Flavour Enhanced Ragu Bolognese
If there is one dish from Italy that has become a mainstay in home kitchens all over the world thanks to Italian immigration it is ragu bolognese; better known outside Bologna as spaghetti Bolognese. Although Italians, Northerners in particular, would use tagliatelle and not spaghetti, I’m guessing the combination of spaghetti and a meat sauce arose out of our lack of pasta diversity back in the 1950’s. I have always loved the classic approach to this dish and use Marcella Hazan’s recipe from The Essentials of Classic Italian Cooking but over time I have added my own touch, specifically mixing in the chopped fresh tomatoes towards the end of cooking to retain a bright, fresh tomato flavour and using pork ribs as the meat (see my pork rib ragu). While the basis of a classic ragu is hand chopped pork and beef/ veal in a tomato sauce, people have been messing about with this dish for sometime. Even back in 1891 the great Artusi published a version with dried mushrooms, sliced truffle and a glass of cream. It is not surprising that Heston Blumenthal has also toyed with the recipe, applying his scientific approach to cooking and adding some pretty unusual things to his version of a ragu.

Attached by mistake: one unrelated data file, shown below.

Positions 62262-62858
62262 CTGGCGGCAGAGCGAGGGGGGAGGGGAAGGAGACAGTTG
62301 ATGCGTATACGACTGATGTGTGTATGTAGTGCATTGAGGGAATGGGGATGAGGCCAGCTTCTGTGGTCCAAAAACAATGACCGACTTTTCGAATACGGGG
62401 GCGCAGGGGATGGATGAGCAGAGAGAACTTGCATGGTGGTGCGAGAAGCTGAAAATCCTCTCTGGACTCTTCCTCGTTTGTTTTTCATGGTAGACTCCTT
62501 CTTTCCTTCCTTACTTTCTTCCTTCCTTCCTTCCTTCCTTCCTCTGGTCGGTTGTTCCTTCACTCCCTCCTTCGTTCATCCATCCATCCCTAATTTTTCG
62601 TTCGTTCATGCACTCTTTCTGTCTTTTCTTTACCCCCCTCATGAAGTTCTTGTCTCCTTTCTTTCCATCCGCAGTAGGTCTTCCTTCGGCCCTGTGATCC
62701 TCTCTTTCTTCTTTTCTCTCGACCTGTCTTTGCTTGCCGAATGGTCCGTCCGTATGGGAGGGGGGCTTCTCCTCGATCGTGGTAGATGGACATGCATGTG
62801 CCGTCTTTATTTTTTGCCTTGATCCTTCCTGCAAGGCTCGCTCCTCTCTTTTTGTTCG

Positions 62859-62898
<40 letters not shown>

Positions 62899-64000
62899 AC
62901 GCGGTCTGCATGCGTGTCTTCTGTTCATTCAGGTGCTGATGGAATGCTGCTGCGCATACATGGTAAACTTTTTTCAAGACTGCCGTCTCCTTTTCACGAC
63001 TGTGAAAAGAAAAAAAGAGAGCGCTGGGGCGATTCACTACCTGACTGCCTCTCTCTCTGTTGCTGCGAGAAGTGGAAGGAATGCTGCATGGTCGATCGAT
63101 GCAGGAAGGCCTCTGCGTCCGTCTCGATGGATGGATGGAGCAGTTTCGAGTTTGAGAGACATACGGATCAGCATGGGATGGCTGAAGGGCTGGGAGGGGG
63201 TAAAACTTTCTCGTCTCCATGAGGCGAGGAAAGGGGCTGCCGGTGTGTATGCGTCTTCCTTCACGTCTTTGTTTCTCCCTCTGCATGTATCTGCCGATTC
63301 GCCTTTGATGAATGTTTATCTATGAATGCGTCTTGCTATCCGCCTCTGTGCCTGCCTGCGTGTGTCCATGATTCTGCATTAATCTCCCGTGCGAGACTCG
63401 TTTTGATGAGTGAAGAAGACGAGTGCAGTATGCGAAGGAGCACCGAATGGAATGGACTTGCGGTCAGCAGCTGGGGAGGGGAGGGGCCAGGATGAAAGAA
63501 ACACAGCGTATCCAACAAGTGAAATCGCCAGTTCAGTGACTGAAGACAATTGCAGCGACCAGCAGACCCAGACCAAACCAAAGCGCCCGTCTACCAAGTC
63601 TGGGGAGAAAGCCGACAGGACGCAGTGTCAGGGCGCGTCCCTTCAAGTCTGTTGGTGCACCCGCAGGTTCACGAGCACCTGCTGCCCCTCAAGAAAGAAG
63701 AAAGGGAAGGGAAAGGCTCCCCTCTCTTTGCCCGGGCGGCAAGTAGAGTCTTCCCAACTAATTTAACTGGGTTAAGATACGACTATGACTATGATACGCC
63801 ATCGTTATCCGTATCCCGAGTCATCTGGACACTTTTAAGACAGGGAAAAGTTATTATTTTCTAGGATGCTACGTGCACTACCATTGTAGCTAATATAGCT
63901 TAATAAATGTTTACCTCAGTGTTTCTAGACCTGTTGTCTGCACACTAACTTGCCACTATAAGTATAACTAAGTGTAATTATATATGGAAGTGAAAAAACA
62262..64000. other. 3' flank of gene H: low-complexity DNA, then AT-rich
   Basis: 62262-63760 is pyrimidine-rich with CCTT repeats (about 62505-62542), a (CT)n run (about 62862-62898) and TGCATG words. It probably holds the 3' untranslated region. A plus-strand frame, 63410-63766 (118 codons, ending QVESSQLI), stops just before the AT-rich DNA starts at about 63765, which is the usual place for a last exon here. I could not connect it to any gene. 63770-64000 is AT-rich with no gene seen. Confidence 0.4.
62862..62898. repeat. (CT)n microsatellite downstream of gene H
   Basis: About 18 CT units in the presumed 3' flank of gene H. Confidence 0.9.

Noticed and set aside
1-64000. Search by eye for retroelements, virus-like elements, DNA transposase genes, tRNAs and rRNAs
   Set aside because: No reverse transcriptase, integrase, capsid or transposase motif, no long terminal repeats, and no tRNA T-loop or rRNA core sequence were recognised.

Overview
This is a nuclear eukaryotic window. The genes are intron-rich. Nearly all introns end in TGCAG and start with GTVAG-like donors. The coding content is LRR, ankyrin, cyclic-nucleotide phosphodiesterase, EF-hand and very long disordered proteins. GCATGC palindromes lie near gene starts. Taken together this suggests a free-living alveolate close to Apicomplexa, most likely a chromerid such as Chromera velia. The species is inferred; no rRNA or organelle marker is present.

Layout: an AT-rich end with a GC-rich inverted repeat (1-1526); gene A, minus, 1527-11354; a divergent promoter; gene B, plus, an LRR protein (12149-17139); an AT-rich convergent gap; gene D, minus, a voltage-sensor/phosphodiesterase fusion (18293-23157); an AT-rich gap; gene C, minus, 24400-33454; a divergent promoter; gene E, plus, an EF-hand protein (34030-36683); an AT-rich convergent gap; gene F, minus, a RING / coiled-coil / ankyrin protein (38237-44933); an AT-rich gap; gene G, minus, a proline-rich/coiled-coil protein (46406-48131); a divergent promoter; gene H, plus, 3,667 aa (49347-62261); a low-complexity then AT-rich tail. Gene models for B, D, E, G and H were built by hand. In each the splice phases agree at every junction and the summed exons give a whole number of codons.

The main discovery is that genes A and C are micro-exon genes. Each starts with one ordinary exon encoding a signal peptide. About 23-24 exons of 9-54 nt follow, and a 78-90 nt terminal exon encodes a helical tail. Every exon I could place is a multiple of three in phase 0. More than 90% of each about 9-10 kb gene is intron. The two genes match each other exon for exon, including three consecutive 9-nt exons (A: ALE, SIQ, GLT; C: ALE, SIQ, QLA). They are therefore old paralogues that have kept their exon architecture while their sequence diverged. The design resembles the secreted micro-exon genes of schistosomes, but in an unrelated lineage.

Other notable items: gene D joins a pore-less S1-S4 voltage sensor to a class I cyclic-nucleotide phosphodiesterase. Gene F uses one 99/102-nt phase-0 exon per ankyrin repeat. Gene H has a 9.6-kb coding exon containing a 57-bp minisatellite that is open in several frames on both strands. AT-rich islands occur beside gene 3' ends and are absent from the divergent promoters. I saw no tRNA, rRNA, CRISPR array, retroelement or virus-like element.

Heston takes cooking right to the edge when it comes to extracting flavour and while I am sometimes a little unpersuaded with his ideas I did very much like one flavour enhancer he had for spaghetti Bolognese. In addition to the sofritto (sauteed onion, carrot and celery) used as the aromatic vegetable base of the sauce, he caramelised some onion in a separate pan with star anise and after removing the star anise added the infused onion back to the sauce. I tried it and it was wonderful. It did not impart an obvious anise flavour but it certainly added an intriguing, warm, sweetness to the sauce that I really liked. I recommend it if you want a secrete wow factor for your ragu. I omitted all the extra, weird sauces he used at the end apart from a couple of teaspoons of Worcestershire sauce (pepper sauce) which in the scheme of things probably didn’t add that much to the flavour profile. He cooks the meat in milk and white wine, which is the classic approach but rather than adding the milk and wine separately and waiting for each liquid to cook down, he bunged both in at once and stewed away for a merry six hours! I did four hours and it was pretty dam good. And of course, I added my freshly chopped tomatoes last without using yet another saucepan and cooking them separately as Heston did; after all he has a plongeur or two in his kitchen.